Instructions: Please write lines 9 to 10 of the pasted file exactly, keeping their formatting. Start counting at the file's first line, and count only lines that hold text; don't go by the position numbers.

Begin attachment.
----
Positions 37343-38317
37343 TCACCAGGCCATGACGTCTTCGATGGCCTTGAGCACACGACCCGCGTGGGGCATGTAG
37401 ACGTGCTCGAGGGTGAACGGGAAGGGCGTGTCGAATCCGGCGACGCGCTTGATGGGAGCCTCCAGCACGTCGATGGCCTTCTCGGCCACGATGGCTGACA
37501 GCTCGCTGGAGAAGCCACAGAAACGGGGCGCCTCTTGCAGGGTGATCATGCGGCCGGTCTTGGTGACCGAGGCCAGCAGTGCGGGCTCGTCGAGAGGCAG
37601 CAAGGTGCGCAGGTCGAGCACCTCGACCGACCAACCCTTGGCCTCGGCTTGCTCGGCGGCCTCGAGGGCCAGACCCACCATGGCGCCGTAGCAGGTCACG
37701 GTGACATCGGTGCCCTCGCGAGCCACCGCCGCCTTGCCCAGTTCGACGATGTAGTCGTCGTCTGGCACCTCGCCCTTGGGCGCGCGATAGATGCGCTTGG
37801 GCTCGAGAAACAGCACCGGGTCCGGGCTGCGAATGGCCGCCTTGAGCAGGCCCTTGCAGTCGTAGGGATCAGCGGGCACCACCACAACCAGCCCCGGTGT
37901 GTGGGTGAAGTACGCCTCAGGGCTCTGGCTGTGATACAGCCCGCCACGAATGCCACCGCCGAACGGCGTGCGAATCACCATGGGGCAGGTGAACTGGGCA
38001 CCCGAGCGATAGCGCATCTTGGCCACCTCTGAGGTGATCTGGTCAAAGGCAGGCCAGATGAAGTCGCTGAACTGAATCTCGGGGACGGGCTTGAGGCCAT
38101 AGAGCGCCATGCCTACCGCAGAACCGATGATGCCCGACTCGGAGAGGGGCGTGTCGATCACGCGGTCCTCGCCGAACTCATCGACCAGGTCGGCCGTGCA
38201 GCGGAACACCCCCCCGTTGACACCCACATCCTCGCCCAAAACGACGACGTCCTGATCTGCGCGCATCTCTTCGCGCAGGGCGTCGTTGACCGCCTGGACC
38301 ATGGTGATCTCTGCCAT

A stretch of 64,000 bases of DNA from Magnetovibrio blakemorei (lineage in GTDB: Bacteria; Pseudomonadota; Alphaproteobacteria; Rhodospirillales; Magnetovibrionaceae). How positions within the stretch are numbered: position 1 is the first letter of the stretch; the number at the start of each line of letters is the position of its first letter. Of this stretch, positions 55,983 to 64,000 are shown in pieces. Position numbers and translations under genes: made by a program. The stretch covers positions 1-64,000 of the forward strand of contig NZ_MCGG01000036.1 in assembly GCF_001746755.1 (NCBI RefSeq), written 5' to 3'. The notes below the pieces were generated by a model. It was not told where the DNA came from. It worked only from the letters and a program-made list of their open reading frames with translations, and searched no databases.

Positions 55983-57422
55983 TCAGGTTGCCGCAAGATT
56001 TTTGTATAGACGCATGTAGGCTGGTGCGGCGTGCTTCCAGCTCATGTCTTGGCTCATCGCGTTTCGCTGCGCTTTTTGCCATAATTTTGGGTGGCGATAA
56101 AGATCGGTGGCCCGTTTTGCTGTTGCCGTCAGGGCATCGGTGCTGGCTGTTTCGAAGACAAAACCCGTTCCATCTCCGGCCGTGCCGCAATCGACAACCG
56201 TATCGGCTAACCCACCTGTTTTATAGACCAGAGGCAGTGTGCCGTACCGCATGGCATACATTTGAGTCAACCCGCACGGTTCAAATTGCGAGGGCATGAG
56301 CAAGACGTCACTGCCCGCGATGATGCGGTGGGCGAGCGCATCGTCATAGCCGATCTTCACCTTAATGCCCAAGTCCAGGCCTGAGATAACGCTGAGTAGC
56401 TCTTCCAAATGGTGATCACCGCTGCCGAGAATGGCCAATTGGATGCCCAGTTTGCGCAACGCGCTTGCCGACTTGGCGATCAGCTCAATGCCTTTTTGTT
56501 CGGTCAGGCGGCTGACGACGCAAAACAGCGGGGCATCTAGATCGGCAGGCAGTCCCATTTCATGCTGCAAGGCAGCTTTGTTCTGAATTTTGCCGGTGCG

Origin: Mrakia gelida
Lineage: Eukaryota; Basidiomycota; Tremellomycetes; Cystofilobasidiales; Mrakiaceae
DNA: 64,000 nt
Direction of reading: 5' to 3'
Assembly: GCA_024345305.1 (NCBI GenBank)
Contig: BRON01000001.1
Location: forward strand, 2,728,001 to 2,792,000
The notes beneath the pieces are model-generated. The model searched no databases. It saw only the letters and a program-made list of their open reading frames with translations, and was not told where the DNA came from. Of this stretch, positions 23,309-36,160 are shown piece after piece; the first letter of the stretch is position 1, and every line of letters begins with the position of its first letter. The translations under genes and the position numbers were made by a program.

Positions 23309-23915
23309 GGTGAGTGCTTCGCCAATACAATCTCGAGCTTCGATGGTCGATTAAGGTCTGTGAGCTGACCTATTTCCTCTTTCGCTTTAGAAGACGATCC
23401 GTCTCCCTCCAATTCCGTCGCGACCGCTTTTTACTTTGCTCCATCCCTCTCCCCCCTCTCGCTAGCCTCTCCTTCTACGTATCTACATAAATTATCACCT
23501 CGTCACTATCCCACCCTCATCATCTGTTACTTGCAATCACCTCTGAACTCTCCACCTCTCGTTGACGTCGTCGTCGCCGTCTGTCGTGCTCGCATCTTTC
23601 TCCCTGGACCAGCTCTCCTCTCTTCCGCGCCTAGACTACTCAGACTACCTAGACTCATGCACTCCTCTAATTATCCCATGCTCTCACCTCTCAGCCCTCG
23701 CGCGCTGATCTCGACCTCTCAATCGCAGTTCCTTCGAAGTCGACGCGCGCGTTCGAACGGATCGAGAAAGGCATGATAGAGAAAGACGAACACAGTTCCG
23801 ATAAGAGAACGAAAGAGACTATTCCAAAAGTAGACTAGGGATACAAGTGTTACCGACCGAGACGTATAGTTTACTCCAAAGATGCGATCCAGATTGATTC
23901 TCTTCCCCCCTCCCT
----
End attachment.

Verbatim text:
38001 CCCGAGCGATAGCGCATCTTGGCCACCTCTGAGGTGATCTGGTCAAAGGCAGGCCAGATGAAGTCGCTGAACTGAATCTCGGGGACGGGCTTGAGGCCAT
38101 AGAGCGCCATGCCTACCGCAGAACCGATGATGCCCGACTCGGAGAGGGGCGTGTCGATCACGCGGTCCTCGCCGAACTCATCGACCAGGTCGGCCGTGCA